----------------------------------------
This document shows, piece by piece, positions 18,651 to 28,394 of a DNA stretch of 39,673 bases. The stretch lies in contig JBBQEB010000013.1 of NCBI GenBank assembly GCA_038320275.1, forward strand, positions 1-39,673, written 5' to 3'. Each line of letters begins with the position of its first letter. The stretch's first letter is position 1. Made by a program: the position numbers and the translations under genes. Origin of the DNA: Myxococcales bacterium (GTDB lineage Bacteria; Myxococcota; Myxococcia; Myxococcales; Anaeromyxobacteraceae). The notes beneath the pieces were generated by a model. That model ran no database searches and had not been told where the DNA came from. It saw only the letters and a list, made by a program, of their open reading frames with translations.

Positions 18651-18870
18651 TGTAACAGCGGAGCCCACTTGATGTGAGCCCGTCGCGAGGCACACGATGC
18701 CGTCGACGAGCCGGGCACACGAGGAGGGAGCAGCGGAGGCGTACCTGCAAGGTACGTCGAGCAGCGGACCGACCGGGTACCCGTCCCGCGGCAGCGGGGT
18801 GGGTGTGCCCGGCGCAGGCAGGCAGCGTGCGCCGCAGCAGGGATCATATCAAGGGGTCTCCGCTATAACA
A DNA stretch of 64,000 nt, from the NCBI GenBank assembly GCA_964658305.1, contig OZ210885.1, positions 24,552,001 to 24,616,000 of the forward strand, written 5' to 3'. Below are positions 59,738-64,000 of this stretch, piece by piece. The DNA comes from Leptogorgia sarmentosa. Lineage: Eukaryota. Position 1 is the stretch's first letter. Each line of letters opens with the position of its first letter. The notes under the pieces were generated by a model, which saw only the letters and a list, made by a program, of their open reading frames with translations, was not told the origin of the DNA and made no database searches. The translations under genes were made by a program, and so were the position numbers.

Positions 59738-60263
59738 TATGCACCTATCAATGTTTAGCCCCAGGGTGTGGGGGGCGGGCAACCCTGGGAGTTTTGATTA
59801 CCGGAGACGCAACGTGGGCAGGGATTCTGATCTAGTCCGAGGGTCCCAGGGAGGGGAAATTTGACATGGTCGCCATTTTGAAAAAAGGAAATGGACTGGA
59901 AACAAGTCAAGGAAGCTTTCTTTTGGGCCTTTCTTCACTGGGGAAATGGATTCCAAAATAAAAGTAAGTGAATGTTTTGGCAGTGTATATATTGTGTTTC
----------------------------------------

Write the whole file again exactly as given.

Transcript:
This document shows, piece by piece, positions 18,651 to 28,394 of a DNA stretch of 39,673 bases. The stretch lies in contig JBBQEB010000013.1 of NCBI GenBank assembly GCA_038320275.1, forward strand, positions 1-39,673, written 5' to 3'. Each line of letters begins with the position of its first letter. The stretch's first letter is position 1. Made by a program: the position numbers and the translations under genes. Origin of the DNA: Myxococcales bacterium (GTDB lineage Bacteria; Myxococcota; Myxococcia; Myxococcales; Anaeromyxobacteraceae). The notes beneath the pieces were generated by a model. That model ran no database searches and had not been told where the DNA came from. It saw only the letters and a list, made by a program, of their open reading frames with translations.

Positions 18651-18870
18651 TGTAACAGCGGAGCCCACTTGATGTGAGCCCGTCGCGAGGCACACGATGC
18701 CGTCGACGAGCCGGGCACACGAGGAGGGAGCAGCGGAGGCGTACCTGCAAGGTACGTCGAGCAGCGGACCGACCGGGTACCCGTCCCGCGGCAGCGGGGT
18801 GGGTGTGCCCGGCGCAGGCAGGCAGCGTGCGCCGCAGCAGGGATCATATCAAGGGGTCTCCGCTATAACA
A DNA stretch of 64,000 nt, from the NCBI GenBank assembly GCA_964658305.1, contig OZ210885.1, positions 24,552,001 to 24,616,000 of the forward strand, written 5' to 3'. Below are positions 59,738-64,000 of this stretch, piece by piece. The DNA comes from Leptogorgia sarmentosa. Lineage: Eukaryota. Position 1 is the stretch's first letter. Each line of letters opens with the position of its first letter. The notes under the pieces were generated by a model, which saw only the letters and a list, made by a program, of their open reading frames with translations, was not told the origin of the DNA and made no database searches. The translations under genes were made by a program, and so were the position numbers.

Positions 59738-60263
59738 TATGCACCTATCAATGTTTAGCCCCAGGGTGTGGGGGGCGGGCAACCCTGGGAGTTTTGATTA
59801 CCGGAGACGCAACGTGGGCAGGGATTCTGATCTAGTCCGAGGGTCCCAGGGAGGGGAAATTTGACATGGTCGCCATTTTGAAAAAAGGAAATGGACTGGA
59901 AACAAGTCAAGGAAGCTTTCTTTTGGGCCTTTCTTCACTGGGGAAATGGATTCCAAAATAAAAGTAAGTGAATGTTTTGGCAGTGTATATATTGTGTTTC